The first of two prototype R.E.8s (Reconnaissance Experimental 8) flew on 17 June 1916. Design of the new type had begun in late 1915, so that it was conceptually at least almost contemporary with the B.E.12 and the B.E.2e.
The installation of the 150 hp (112 kW) Royal Aircraft Factory 4a air-cooled V12 engine closely resembled that of the B.E.12, with the same large air scoop and similar vertically mounted exhausts protruding over the upper wing to carry the fumes clear of the crew. The only real difference was that the engine was slightly raked back, to improve take off and landing characteristics.
The single bay, unequal span wings were identical to those of the B.E.2e, although the span (and thus the wing area) was increased slightly by the use of a wider upper centre section, and lower stub wings to match. The tailplane was also the same as the B.E.2e. The entirely new parts of the design were confined to the fuselage aft of the engine firewall, and the vertical fin and rudder.
The new type was intended from the beginning to replace the B.E.2, which was already attracting widespread criticism, and an attempt was made to address each of the earlier type’s main failings. The more powerful motor was intended to improve the feeble speed and climb of the B.E.2, and in particular to allow a better payload. This permitted the type to operate as a true two-seater – since the observer no longer had to be left at home when bombs or a full fuel load were carried, there was no need for his seat to be at the centre of gravity – as a result he could now be seated behind the pilot, in the proper position to operate a defensive machine gun. It was also possible to allow for a pilot’s gun. The new wings had already proved themselves on the B.E.2e – maintaining the stability of the B.E.2c while providing rather better manoeuvrability, although the long extensions on the upper wing looked as if they might collapse if the aircraft was dived too sharply, which did not improve the trust in which they were held by some pilots. The new tail, as originally fitted, had a much smaller fin, which it was hoped would improve rudder control and allow the new type to turn more easily without seriously affecting stability.
In July the second of two prototypes was sent to France for service trials, which were successful, aircrew being generally quite favourably impressed, and by September production was well underway. The Vickers-Challenger interrupter gear and the Scarff ring were both still in short supply, being required for the Sopwith 1½ Strutter and other types, and a few early R.E.8s were built with a pillar mounting for the observer’s gun as an interim measure. An alternative to the pilot’s synchronised Vickers had been designed, consisting of a fixed Lewis gun with deflector plates fitted to the propeller, although this was never actually used – a Vickers gun for the pilot being mounted on the port side of the fuselage in a similar position to that on the B.E.12, at first synchronised by the Vickers-Challenger gear - and then by the improved Constantinesco hydraulic gear. Photographs of this armament installation make it clear that the cocking handle of the Vickers gun was in easy reach of the pilot, and that a normal Aldis sight was mounted in the pilot's windscreen, giving the lie to statements that the forward firing gun could not be sighted properly due to its position.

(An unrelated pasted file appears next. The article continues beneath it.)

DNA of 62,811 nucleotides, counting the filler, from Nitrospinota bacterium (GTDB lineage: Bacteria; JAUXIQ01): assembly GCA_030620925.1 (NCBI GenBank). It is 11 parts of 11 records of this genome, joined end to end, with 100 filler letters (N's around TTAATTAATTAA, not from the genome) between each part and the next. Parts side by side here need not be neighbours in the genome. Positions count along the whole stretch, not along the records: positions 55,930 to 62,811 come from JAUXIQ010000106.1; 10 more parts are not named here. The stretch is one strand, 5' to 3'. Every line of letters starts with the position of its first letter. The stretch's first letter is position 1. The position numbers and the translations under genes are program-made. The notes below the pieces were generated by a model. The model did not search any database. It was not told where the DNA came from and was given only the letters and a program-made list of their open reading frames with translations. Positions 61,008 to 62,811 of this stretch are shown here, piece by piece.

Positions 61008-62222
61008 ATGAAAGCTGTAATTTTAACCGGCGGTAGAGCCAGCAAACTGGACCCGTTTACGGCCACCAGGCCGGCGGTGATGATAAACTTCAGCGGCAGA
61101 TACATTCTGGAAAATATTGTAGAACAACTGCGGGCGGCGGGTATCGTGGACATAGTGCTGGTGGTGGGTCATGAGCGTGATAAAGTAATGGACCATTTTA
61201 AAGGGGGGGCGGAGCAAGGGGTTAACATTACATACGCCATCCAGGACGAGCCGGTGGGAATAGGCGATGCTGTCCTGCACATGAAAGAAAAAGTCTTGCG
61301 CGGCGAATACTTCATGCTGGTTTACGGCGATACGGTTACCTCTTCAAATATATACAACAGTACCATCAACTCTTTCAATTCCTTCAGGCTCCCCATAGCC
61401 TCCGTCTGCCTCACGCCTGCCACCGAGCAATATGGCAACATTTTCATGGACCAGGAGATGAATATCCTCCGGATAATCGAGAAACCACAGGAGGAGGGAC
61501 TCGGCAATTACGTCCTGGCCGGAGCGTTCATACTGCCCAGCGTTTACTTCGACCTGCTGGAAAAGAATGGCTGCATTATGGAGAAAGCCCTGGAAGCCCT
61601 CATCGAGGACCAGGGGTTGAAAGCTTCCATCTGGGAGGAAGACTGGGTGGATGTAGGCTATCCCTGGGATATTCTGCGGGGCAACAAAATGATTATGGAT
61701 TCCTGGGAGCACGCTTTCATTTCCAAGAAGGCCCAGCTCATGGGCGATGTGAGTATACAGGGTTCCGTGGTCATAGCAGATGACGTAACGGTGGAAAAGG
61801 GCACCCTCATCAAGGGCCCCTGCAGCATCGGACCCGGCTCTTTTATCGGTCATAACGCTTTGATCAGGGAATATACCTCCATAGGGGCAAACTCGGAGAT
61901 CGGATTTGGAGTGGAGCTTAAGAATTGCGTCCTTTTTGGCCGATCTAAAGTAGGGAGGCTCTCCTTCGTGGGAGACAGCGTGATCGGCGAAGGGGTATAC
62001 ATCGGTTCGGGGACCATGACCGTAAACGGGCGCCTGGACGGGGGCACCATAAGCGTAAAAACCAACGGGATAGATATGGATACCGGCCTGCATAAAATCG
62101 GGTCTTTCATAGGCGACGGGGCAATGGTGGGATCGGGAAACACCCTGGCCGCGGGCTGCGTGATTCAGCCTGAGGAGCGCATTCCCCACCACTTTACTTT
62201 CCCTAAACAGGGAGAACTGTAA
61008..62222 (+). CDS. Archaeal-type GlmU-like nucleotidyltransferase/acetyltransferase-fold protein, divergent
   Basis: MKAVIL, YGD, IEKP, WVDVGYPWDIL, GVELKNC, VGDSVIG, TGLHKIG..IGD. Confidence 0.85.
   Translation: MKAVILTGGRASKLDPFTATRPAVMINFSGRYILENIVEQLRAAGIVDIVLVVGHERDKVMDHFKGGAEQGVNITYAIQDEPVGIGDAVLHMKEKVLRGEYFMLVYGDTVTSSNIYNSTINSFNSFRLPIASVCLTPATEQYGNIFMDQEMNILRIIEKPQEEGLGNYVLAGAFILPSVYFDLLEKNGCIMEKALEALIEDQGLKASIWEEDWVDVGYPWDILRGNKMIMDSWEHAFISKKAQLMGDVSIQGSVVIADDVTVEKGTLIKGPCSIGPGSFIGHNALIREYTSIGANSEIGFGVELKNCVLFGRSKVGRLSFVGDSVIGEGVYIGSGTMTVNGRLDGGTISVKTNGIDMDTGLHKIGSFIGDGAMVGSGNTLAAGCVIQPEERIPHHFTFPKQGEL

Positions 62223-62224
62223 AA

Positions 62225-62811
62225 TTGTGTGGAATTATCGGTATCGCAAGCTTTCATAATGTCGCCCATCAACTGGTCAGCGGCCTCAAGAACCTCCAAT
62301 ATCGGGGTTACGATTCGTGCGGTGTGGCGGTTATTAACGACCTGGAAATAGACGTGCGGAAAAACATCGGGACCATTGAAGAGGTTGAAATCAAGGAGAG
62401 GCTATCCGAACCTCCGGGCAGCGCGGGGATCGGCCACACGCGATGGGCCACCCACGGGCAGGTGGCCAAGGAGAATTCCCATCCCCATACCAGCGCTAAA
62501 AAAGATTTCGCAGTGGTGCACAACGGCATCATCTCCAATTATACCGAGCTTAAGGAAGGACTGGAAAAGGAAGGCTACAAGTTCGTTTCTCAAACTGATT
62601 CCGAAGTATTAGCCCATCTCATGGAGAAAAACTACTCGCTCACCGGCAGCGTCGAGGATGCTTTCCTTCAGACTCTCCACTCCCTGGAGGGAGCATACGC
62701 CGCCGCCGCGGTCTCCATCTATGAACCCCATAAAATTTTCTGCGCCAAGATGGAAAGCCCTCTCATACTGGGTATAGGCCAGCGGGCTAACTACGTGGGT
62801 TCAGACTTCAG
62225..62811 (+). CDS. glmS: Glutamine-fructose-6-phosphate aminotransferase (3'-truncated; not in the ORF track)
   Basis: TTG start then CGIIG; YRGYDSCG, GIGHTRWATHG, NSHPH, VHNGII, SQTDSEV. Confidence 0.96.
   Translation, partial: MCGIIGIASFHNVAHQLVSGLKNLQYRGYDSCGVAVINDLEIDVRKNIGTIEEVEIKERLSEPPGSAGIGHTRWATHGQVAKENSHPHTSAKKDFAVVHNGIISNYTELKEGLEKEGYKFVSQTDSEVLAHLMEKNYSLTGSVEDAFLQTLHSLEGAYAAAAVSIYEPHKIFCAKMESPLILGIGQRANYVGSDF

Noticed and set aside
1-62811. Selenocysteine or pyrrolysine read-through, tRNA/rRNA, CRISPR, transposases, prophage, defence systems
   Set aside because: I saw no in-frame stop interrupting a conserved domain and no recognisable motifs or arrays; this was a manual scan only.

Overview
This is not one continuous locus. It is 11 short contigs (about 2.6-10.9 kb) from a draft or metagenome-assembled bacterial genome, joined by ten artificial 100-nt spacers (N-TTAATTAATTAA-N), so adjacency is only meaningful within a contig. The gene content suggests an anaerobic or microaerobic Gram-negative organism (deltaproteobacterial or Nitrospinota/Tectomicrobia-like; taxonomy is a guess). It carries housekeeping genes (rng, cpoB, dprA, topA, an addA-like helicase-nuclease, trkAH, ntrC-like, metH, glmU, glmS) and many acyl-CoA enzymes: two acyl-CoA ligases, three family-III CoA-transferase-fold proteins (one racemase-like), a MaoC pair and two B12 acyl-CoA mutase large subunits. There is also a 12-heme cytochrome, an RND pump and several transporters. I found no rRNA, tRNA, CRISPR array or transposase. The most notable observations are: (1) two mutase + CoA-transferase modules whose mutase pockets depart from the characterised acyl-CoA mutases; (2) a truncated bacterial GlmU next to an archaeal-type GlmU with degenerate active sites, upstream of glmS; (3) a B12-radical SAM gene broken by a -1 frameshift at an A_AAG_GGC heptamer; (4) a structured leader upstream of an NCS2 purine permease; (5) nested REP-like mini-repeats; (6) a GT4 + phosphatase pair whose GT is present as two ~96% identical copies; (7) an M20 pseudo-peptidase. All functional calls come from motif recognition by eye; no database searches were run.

To make the R.E.8 less tiring to fly the pilot’s controls included a wheel to adjust the tailplane incidence in flight, and a form of primitive rudder trim (applied to the rudder bar itself!) was provided to alleviate the constant pressure necessary to counteract the torque of the propeller. Very basic flight controls were installed in the observer's cockpit – these folded out of the way when not in use. They were connected to the elevators, rudder, and throttle, but not to the ailerons, and were plainly intended to give observers a chance to make a forced landing if the pilot was killed or incapacitated rather than to offer true dual control.
Although much better than the B.E.2 in this regard, the R.E.8 was still underpowered; and a model re-engined with the Hispano-Suiza engine was projected from quite an early stage, being officially designated the R.E.8a. The cowling designed for the liquid-cooled engine closely resembled that of the B.E.12b and the S.E.5a. Supplies of Hispano-Suiza engines, more urgently required for other types, never permitted production of the R.E.8a, although a prototype was built and tested in December 1916. Plans to mount Rolls-Royce aero engines, such as the Falcon, never eventuated for similar reasons. These power plants were in chronically short supply, and were reserved for other types such as the D.H.4 and the Bristol Fighter.
A total of 4,077 R.E.8s were produced with a further 353 on order cancelled at the end of the war. As well as the Royal Aircraft Factory, several private companies built R.E.8s, including Austin Motors, Daimler, Standard Motors, Siddeley-Deasy, and the Coventry Ordnance Works.
- R.E.8 : Standard general purpose aircraft, powered by 140 hp (104 kW) RAF 4a engine.
- R.E.8a : Conversion of one R.E.8 with 200 hp (149 kW) Hispano-Suiza engine in a square, S.E.5 (or B.E.12b) type cowling. No production due to shortage of Hispano engines. At least some of the R.E.8s supplied to Belgium were also re-engined with Hispanos - in this case in a cowling resembling that of the later SPADs.
- R.E.9 : R.E.8 modified with equal-span wings similar to those of the B.E.2c/d and the larger fin and rudder fitted to some R.E.8s at training units. Two were converted in 1917, but they showed no advantage over the standard R.E.8 (climb and manoeuvrability were worse) and no production followed.